Have you ever wondered how the Province of Manitoba came to be? I sure have! In our latest project, we learned all about Louis Riel, a crucial figure in Canadian history. Riel was a leader, a resolute, and a scholar, but also a real person whose life was lost for the betterment of Canada.
Our most recent project, titled “Let’s Get Riel,” was all about the Métis leader, Louis Riel, and how he’s been portrayed throughout history. The Métis are a group of people with mixed ancestry that still reside in Canada today. Sadly, they were not very well liked by the local indigenous or the settlers, which led to feuds that would eventually become bigger problems. The relationship between the Métis and the settlers has been complex and difficult due to the lack of respect that the colonizers had for the balance that existed before they started to get too greedy. This seems to be a similar issue that the indigenous people had with the Métis, as they saw them as colonizers trying to take their land and resources.
The goal of this project was to deepen our understanding of Canadian history, as well as improve our writing skills. We did this by examining statues and texts of Riel that have been created throughout history. You can read about these examples in my Multi Paragraph Response, which is all about Riel’s portrayals. This final project was all about using different mediums and sources to explain our thoughts, and the thoughts of others. I am proud to say that I learned so much about my own writing, as well as as how others write and think.
I learned a lot from this project, even if it was a bit shorter than our previous ones. While I believe that taking a typical standpoint on Canadian history is important to understanding it, taking new perspectives can often lead to a more sophisticated end result. This is a skill that I know I can apply to other projects and writing in the future, which has made this project a valuable stepping stone for me. If you want to read my response to the driving question, the Multi Paragraph Response, you can click the accordion below. To view the Heritage Minute mentioned in my response, click the link below. Thank you for reading, and have a great day!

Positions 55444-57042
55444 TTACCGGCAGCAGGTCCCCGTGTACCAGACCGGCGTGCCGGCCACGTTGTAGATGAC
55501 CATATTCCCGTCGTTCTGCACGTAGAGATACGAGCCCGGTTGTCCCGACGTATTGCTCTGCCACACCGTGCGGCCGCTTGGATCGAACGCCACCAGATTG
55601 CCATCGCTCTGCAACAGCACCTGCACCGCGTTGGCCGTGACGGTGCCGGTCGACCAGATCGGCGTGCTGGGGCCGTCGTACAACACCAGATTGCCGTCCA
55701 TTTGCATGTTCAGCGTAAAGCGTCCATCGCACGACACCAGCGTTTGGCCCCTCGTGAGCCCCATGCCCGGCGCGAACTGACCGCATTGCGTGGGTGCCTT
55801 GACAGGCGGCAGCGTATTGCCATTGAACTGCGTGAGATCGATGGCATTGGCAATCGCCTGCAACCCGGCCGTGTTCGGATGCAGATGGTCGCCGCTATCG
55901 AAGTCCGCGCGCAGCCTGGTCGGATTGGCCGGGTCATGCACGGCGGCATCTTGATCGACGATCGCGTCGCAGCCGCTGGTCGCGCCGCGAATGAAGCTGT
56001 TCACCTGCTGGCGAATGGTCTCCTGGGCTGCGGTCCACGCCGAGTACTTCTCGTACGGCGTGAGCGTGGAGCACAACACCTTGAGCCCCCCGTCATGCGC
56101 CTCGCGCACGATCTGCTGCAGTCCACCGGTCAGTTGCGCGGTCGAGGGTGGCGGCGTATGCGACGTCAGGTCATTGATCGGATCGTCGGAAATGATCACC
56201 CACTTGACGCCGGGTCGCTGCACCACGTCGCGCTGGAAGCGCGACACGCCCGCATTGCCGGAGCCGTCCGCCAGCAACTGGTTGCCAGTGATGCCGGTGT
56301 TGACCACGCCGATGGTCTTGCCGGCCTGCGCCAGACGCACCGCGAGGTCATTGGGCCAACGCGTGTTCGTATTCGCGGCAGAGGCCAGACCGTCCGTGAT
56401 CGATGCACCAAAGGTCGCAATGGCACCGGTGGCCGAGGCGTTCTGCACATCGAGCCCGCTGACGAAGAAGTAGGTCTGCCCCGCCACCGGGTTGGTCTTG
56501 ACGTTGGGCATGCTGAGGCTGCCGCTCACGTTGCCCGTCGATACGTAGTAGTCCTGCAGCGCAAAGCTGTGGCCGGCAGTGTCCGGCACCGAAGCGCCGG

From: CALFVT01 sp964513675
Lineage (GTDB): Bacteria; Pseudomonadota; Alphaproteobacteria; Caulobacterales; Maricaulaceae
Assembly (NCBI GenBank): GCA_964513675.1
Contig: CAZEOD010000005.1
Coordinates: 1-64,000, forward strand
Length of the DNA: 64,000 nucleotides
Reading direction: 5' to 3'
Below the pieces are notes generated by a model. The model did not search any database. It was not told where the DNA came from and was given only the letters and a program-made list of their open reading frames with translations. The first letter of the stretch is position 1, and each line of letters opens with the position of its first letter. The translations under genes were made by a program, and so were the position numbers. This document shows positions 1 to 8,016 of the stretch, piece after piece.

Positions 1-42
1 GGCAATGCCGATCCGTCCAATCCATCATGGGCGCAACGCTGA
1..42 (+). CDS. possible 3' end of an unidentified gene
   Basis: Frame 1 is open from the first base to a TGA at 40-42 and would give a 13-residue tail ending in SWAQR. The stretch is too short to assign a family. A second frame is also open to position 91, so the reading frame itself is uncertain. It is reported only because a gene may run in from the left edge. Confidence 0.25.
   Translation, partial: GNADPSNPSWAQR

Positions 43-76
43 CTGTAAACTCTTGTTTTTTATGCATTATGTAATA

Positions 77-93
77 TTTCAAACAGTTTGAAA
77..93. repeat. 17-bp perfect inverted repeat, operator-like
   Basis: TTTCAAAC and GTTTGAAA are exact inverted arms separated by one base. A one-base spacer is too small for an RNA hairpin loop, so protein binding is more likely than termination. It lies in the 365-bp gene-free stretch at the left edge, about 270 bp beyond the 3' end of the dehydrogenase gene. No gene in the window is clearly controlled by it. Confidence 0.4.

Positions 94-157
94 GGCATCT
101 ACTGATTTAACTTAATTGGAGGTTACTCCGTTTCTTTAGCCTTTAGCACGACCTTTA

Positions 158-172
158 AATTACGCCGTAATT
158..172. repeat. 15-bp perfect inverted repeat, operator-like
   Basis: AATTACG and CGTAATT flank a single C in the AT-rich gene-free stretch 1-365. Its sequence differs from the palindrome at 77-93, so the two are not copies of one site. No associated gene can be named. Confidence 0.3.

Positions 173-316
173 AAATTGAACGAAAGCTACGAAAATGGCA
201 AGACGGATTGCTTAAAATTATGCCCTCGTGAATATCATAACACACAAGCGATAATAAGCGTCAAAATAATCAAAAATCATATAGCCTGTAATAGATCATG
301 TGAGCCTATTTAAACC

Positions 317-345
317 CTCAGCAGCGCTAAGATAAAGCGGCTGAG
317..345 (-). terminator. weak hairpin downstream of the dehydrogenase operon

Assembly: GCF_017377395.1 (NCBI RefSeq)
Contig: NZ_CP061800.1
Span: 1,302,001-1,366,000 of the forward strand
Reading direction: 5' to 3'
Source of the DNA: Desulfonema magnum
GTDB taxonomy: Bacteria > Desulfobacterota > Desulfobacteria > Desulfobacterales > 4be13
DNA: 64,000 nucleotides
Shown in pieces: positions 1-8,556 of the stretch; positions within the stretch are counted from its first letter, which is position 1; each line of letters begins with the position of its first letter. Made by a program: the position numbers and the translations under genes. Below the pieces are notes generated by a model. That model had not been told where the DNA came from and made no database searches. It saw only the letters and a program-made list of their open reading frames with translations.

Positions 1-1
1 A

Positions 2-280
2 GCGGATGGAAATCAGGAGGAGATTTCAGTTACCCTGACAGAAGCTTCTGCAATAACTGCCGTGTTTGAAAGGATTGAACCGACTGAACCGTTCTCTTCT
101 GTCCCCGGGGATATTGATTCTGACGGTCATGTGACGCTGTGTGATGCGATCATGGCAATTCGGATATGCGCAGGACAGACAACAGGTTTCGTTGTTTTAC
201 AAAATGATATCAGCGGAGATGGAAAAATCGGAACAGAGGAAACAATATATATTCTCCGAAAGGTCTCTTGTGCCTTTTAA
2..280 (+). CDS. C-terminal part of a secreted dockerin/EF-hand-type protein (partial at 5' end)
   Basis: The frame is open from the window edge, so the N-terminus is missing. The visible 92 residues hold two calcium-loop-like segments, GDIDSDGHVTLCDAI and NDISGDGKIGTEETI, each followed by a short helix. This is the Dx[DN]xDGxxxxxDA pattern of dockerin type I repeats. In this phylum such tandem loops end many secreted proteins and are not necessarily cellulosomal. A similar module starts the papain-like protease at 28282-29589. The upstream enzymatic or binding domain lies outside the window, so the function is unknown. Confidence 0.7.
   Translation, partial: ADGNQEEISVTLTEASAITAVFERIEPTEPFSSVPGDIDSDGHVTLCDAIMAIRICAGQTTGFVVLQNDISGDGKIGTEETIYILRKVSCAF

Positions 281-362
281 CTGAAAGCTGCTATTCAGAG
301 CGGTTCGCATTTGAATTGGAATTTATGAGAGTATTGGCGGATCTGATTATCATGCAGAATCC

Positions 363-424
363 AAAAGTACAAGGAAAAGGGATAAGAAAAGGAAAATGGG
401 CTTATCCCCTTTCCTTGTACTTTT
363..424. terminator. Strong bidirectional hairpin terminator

Portrayals of Louis Riel throughout history reflect varying perspectives on his controversial actions and his impact on Canadian history. For example, the three statues of him that have been erected all show contrasting sides of the Métis Leader. These statues were all created in different times, and all show snippets of Canada’s perception of him. Considering his controversial actions and his standing as a religious leader, he was revered by his people, but widely hated throughout the rest of Canada. The Métis had difficult relations with the local Indigenous populations as well, which didn’t give them many allies. This is also visible in the Louis Riel Heritage Minute by Historica Canada. This text portrays Riel as a respected and inspiring individual, yet his thoughts were getting drowned out by the government officials sentencing him and telling him why his actions were wrong. This example, like the statues, show how different sources convey Riel differently.
Louis Riel has three statues dedicated to him, all painting him in a different light. For example, in 1968, John Nugent created the first statue, which shows him reaching for the sky in a heroic way. Riel was a religious leader, and I believe that this shows his faithful and humble side. While being fairly respectful, this sculpture doesn’t show Riel as a scholar or a political figure. Sadly, this wasn’t as important at the time, as he was still seen as a dangerous rebel, as can be seen in his next statue. Created by Marcien Lemay and Étienne Gaboury, and unveiled in 1973, this statue showed Riel as a sort of madman who needs to be restrained. This statue caused too much controversy, and was eventually taken down due to its disrespectful portrayal of Riel. At this point, the Métis were sick of people disrespecting someone so important to them, that they demanded it be replaced. Finally, in 1996, Riel’s replacement statue was unveiled, showing him for how he really was to his people: a hero, a resolute, and most importantly, a leader. This side of Riel is also prominent in the Heritage Minute, created in 1991. It’s likely that his latest statue drew inspiration from the documentary and other historical texts to show this version of Riel.
Riel himself was involved in a number of wars and disputes which eventually led to the rebels killing a man named Thomas Scott by firing squad. Riel was put on trial and executed for leading the assault, and in his final moments, he reflected on his life, the decisions that he made, and what he wanted for his people going forward. People saw Riel differently throughout history, which is true of any important figure, although he seemed to get the short end of the stick with this, considering how he was treated. He was a faithful man who loved his people and was willing to fight for them, which led to his downfall. To summarize, Louis Riel faced all kinds of backlash and praise for his actions and words, which led people to view him differently throughout history.